Macintosh created a new design paradigm from the natural forms of plants and flowers in an age when most of the modernist designers were trying to rediscover Greek, Roman, Egyptian and other ancient expressions. ‘We must clothe modern ideas with modern dress’. A friend said, ‘the creations of Mackintosh breathe’. The interior and exterior spaces designed by Charles Rennie Mackintosh ‘sing of serenity, spirituality, and of rigorous attention to detail’. He had a knack of making hard surfaces and tough forms, soft and elegant. His was meticulous, delicate and extremely restrained. The husband-wife partnership created a unified expression. From around 1904, Mackintosh began to adopt more formal, angular geometry, gradually doing away the cursive form of Art Nouveau.
Charles Rennie Mackintosh’s only other ecclesiastical work was the Ruchill Free Church Halls which were completed in 1899. Significantly, the Free Church did not ask Mackintosh to design the adjacent church building.
‘The architect must become an art worker… the art worker must become an architect… the draughtsman of the future must be an artist…’ Charles Rennie Mackintosh.
Church buildings by Mackintosh > Mackintosh designed two religious buildings in Glasgow. Queen’s Cross Church is a former Church of Scotland in Glasgow. The site was on a corner location, with adjoining tenements and a warehouse. The Building started shortly after Mackintosh finished his competition design for the Glasgow School of Art. The design has Gothic features. The window features a blue heart. After being decommissioned in 1970, it serves as headquarters of the Charles Rennie Mackintosh Society. The adjoining church hall provides tearoom facilities with a display many Mackintosh artifacts including replicas of the chairs he designed for the Willow Tearooms.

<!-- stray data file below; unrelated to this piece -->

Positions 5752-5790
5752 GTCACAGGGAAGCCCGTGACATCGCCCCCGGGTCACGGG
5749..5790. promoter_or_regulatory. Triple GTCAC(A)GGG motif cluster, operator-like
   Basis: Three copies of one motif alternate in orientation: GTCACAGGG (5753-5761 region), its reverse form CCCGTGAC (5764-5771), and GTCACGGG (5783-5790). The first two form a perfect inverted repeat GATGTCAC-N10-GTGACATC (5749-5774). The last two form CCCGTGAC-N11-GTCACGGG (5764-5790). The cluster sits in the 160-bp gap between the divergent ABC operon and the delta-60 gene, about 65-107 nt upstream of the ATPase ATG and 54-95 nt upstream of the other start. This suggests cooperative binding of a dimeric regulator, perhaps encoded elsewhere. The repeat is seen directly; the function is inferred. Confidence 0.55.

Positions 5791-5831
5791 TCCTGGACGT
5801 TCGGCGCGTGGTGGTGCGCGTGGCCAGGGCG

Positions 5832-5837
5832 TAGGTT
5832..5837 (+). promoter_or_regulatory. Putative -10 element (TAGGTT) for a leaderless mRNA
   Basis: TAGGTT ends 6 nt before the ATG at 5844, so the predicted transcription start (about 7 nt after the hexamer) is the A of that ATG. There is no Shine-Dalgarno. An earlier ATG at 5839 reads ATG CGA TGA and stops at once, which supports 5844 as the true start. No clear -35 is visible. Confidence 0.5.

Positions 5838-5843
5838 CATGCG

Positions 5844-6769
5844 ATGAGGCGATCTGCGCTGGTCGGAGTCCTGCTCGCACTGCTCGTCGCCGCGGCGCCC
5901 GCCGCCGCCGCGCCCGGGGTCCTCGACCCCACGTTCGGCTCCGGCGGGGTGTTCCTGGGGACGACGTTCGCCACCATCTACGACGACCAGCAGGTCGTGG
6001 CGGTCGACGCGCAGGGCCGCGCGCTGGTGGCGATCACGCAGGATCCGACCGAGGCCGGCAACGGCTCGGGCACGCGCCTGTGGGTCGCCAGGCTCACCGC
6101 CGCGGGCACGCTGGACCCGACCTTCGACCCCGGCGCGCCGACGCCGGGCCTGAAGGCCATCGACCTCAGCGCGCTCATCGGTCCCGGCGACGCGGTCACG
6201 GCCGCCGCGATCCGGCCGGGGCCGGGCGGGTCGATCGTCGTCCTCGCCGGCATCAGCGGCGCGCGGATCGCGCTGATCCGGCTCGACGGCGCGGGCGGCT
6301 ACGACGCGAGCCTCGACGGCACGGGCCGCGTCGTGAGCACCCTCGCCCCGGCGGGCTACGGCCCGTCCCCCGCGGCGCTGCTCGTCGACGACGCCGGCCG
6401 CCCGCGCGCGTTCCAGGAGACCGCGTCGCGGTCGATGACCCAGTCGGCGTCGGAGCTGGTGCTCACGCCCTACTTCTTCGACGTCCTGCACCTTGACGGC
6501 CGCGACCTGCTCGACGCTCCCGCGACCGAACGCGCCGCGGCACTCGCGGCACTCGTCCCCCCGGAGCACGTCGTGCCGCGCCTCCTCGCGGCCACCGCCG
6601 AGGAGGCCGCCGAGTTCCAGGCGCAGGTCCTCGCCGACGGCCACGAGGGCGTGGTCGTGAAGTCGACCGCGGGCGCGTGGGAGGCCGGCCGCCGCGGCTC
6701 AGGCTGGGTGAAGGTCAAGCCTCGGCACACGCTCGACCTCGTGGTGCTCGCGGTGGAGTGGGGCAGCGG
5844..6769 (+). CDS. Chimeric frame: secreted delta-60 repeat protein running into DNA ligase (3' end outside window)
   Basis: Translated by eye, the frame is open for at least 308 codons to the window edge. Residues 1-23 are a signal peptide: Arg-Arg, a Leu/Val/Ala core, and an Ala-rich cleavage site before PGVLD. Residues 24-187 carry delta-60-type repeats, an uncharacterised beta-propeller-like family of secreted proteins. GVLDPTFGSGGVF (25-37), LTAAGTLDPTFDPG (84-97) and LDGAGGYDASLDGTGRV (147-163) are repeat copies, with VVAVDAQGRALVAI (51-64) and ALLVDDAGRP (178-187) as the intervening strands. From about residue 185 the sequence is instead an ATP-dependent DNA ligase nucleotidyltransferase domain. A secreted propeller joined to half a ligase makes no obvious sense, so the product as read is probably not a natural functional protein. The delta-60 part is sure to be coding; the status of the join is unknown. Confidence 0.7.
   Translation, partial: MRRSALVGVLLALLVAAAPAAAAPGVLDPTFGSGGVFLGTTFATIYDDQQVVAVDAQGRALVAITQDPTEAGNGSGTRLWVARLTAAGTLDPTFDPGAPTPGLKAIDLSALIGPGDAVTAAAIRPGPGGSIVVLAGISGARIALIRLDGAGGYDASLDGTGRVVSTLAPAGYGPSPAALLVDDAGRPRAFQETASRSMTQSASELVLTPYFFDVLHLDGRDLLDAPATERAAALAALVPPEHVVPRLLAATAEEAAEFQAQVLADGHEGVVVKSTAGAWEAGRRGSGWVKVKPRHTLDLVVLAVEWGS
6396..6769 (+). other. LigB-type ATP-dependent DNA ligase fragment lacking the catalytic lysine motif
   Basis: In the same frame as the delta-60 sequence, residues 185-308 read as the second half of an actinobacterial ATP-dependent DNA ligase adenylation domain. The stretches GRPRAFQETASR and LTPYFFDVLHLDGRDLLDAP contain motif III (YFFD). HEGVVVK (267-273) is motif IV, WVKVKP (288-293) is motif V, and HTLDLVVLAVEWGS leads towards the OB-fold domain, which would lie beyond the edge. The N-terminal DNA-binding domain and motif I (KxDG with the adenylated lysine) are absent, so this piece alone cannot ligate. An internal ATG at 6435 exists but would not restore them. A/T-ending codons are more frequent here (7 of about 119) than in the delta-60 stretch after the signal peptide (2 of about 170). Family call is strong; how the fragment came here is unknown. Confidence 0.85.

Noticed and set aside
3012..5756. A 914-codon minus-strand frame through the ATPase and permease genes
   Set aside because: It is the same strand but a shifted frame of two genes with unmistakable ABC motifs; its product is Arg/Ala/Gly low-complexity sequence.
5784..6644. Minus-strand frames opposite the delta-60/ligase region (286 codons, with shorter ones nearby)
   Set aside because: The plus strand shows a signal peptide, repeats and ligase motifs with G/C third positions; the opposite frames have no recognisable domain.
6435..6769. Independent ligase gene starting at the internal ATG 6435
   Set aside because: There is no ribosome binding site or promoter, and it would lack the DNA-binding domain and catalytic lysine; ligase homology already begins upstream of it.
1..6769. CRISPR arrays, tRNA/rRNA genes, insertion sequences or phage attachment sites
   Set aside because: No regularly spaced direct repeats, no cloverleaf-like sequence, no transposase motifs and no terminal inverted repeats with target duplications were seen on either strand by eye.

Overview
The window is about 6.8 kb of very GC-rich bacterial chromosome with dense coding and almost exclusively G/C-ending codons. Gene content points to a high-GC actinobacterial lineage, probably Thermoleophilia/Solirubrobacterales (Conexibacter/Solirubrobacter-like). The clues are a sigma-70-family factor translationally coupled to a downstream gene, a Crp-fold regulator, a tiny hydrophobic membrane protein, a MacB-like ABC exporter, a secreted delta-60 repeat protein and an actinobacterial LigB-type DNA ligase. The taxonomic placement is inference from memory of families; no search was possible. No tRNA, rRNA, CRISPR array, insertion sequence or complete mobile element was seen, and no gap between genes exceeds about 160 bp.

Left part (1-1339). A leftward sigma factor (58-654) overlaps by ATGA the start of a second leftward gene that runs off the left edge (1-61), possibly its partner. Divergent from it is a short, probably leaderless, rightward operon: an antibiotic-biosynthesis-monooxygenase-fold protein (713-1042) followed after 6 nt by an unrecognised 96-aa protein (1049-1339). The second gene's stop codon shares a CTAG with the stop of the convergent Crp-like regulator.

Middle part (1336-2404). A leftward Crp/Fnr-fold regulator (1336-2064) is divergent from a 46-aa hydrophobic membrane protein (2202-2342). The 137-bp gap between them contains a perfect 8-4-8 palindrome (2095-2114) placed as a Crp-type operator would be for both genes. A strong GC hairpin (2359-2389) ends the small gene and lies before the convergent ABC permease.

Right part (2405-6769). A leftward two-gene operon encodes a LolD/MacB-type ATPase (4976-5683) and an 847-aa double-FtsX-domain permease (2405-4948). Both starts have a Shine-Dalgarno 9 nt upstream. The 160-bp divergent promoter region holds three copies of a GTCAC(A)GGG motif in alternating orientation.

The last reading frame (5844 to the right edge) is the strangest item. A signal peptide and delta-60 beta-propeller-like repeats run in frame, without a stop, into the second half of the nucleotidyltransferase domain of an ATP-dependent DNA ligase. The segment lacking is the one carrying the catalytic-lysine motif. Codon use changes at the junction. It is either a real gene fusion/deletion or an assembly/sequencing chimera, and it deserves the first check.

Mackintosh works had subtle Scottish flavour, but he consciously adopted freshness that marked his modernism. He was concerned for functional, practical and simplistic features. He never used heavy ornamentation of past styles. Much of his work includes contribution by his wife, Margaret MacDonald whose flowing, floral style complemented the formal, rectilinear architectural work. Unfortunately his work was appreciated only long after his death.
By 1914 Mackintosh lost hope of ever receiving the recognition that he truly deserved. He became stubborn and uncompromising. His career and health both were low. After the stay in Walberswick, conditions began to improve. This was just before the war (WW-I), but he was called a German spy and for a while put under house arrest. He moved to London, in the early 1920s, to reignite his carrier. Here Macintosh began to concentrate on water colour art. Later they moved to France in 1923-27, where he painted scenes of the French coastline. He painted Port Vendres, near the Spanish border and the landscapes of Roussillon. He sought to capture the harmonious coexistence relationships between man-made and natural elements through architectural landscapes in watercolour paintings.
Macintosh was a meticulous person, and his working drawings included exhaustive details for architecture, decoration, and furnishings. His wife, Margaret MacDonald immensely contributed to this documentation. These drawings have helped restore many of the projects with original details. All his major architectural commissions like homes, commercial buildings, interior renovations and churches were between 1895 and 1906. Many of his projects, however, remained on paper.